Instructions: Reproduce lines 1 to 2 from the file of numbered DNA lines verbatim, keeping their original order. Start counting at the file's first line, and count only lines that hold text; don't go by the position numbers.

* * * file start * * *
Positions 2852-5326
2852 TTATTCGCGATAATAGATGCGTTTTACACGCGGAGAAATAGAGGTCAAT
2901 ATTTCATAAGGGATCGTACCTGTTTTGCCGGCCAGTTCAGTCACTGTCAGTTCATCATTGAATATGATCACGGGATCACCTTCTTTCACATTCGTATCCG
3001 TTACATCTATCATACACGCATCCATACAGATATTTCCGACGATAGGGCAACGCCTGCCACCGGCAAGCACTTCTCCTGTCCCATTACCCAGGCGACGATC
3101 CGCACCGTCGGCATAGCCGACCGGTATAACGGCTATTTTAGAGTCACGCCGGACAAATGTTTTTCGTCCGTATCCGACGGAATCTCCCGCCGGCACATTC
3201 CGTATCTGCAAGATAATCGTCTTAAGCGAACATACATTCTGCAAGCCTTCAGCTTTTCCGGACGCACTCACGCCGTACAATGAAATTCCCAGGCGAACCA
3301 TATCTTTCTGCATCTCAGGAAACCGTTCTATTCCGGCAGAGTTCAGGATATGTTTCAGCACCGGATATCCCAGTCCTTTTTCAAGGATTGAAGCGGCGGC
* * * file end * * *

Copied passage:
Positions 2852-5326
2852 TTATTCGCGATAATAGATGCGTTTTACACGCGGAGAAATAGAGGTCAAT